You can enjoy a lovely sparkling wine for New Year's without a Champagne price.
Tradition tells us to welcome the new year by popping the cork on a bottle of Champagne. But the price of true Champagne can blow a hole in your budget. It runs between $25 and several hundred dollars a bottle, according to Epicurious’ primer on Champagne.
Money Talks News founder Stacy Johnson wondered if most of us can tell the difference between real Champagne and a less-expensive sparkling wine. He conducted an informal test with a handful of volunteers. It wasn’t science, just fun. Our critics did a blind taste test on a $10 sparkling wine and a $50 Champagne.
The result? Mon dieu, Le Pew! Most liked the cheap stuff best. A few sophisticated wine connoisseurs on the panel did, however, prefer the real Champagne. They were in the minority, though. Watch the reactions in the video below, and then keep reading for 10 less expensive alternatives to Champagne.
What’s the difference?
Many of us use “Champagne” to describe sparkling wine. But real Champagne is made in one particular region of France.
“Champagne is made of pinot noir, chardonnay and pinot meunier and fermented in a labor-intensive procedure,” says USA Today.
Drink of royalty
In the Middle Ages, French kings were crowned by tradition in the city of Reims. After the coronation, the court would spend time in the nearby region of Champagne, Becky Sue Epstein, author of “Champagne: A Global History,” wrote in a Bloomberg article.
The nobility grew to love and appreciate the wines of Champagne. Demand for sparkling wine grew over the centuries, both in France and England. Champagne was well-positioned to benefit, because its rivers offered routes for transportation. Its fortunes were boosted by the 18th century French ruler Louis XV, who promoted Champagne wines, boosting their reputation and linking them with royalty.
“Over the ensuing centuries, as New Year’s Eve evolved from a religious festivity to a secular one, the concept of a drink fine enough for the gods became intertwined with Champagne’s reputation as a celebratory extravagance,” Epstein wrote.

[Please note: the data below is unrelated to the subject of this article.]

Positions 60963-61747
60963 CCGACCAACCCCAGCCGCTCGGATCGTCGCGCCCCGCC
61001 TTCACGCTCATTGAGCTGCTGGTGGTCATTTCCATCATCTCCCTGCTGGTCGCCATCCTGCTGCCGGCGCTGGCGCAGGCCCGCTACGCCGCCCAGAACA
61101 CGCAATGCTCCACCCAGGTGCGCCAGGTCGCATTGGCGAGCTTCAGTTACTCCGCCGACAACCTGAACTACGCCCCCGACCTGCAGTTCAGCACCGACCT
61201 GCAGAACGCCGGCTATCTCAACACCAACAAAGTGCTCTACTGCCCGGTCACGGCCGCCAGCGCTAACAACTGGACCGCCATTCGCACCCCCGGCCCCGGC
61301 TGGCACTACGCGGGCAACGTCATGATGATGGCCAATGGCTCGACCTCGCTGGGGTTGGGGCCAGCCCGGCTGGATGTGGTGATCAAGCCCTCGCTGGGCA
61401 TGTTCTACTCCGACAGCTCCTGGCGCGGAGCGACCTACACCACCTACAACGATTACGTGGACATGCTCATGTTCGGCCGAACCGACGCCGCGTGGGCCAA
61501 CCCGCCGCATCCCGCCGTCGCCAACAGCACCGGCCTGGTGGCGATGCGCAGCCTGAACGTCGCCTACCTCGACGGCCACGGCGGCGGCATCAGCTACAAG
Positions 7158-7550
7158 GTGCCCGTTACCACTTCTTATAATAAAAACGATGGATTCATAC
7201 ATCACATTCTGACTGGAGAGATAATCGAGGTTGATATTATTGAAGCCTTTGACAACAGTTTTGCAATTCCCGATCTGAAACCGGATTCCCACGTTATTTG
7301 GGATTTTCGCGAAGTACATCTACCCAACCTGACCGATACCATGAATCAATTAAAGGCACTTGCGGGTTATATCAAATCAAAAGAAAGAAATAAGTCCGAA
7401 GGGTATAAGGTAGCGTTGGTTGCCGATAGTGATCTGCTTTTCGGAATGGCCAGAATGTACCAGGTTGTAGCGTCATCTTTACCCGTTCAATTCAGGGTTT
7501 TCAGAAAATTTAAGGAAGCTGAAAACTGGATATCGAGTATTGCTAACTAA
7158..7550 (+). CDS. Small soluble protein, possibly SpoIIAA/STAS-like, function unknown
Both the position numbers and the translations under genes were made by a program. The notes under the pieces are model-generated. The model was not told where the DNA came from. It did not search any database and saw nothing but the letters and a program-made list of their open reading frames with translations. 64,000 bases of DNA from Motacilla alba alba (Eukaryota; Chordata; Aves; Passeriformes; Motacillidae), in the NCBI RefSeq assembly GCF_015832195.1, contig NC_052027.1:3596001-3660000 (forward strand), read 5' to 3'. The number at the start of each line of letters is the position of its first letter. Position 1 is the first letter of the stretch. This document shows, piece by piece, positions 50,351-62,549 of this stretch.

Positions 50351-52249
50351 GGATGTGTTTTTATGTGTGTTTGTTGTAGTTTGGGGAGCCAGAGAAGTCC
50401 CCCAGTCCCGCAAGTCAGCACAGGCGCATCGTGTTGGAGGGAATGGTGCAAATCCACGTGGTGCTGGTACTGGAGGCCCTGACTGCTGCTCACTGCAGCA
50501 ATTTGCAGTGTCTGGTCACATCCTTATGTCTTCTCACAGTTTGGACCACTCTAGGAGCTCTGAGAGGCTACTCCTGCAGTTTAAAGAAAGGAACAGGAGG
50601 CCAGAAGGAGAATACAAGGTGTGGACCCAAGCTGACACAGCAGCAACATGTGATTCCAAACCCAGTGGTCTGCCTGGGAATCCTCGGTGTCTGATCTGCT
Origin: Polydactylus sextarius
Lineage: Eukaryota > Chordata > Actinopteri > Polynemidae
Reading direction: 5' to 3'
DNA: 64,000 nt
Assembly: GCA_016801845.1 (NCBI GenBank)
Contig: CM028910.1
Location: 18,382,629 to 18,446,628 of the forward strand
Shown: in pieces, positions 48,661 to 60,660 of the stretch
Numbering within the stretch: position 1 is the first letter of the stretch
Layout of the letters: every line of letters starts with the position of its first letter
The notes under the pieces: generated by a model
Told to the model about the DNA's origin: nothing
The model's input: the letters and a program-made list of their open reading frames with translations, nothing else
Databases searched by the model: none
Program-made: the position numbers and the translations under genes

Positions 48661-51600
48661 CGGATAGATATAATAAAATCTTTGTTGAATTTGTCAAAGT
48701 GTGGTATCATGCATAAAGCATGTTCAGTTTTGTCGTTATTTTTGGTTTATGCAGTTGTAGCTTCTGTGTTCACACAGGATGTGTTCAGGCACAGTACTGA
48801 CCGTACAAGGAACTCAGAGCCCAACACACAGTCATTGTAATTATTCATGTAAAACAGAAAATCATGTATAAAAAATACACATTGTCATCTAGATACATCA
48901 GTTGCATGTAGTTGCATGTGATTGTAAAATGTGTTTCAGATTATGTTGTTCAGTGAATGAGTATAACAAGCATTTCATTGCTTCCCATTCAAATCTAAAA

10 Champagne alternatives
In your quest for affordable bubbly, avoid wines under $10 in order to sidestep the hangover for which super-cheap sparkling wines are famous, David Speer, one of Food and Wine magazine’s top 10 sommeliers of 2013, told USA Today. Cheaper sparkling wines have plenty of added sugar, which, like alcohol, dehydrates you, crushing your skull the next day.
For a drink festive and affordable, here are 10 excellent fizzy alternatives to Champagne:
1. Sparkling wine cocktails. Dress up an inexpensive sparkling wine by using it in a sophisticated concoction.
- Martha Stewart has 18 recipes for sparkling cocktails.
- LearnVest suggests dolling up a bottle of prosecco or cava with two cups of pomegranate juice and a squirt of lemon juice.
Sparkling prosecco wine, from Italy, “smells fruitier and has less of the ‘yeasty’ characteristic of Champagne,” Jay Youmans of the Capital Wine School in Washington, D.C., told USA Today. Here are several recommendations:
2. Nino Franco Prosecco Rustico ($18 to $20). Fox News calls this wine “an elegant, easy-drinking prosecco that’s very dry and very crisp.”
3. La Marca Prosecco ($12 to $16). Wine blogger Ryan O’Hara (The Fermented Fruit) calls this wine “delicate and understated in its approach – somewhat unusual and refreshing in wines at this very reasonable price point.”
4. Cupcake Vineyards Prosecco D.O.C. ($9 to $10). Rachael Ray recommends Cupcake’s dry, affordable prosecco (“subtle nectarine notes and a clean, lemony finish”) for use in cocktails.
5. 89 Le Colture NV Fagher Brut (Conegliano Valdobbiadene Prosecco Superiore) ($16). Wine Enthusiast magazine says, “Prosecco is often painted as a low-cost Italian sparkling wine made in industrial quantities. But nothing about Prosecco Superiore is easy or cheap, although many boutique producers offer the highest quality at attractive prices.”
Crémant French wine is a close cousin to Champagne. It is made with the same method but in other regions. Crémant de Bourgogne, for instance, is made in the Burgundy region.
6. Lucien Albrecht Cremant d’Alsace Rose ($15 to $20). “A Champagne-style rose with rich, lush, fruity taste that is sure to be a crowd pleaser,” says Fox News.
7. JBC #69 Brut Rose Cremant de Bourgogne ($20). Bloomberg’s Elin McCoy calls this wine “a good fizz for the price.”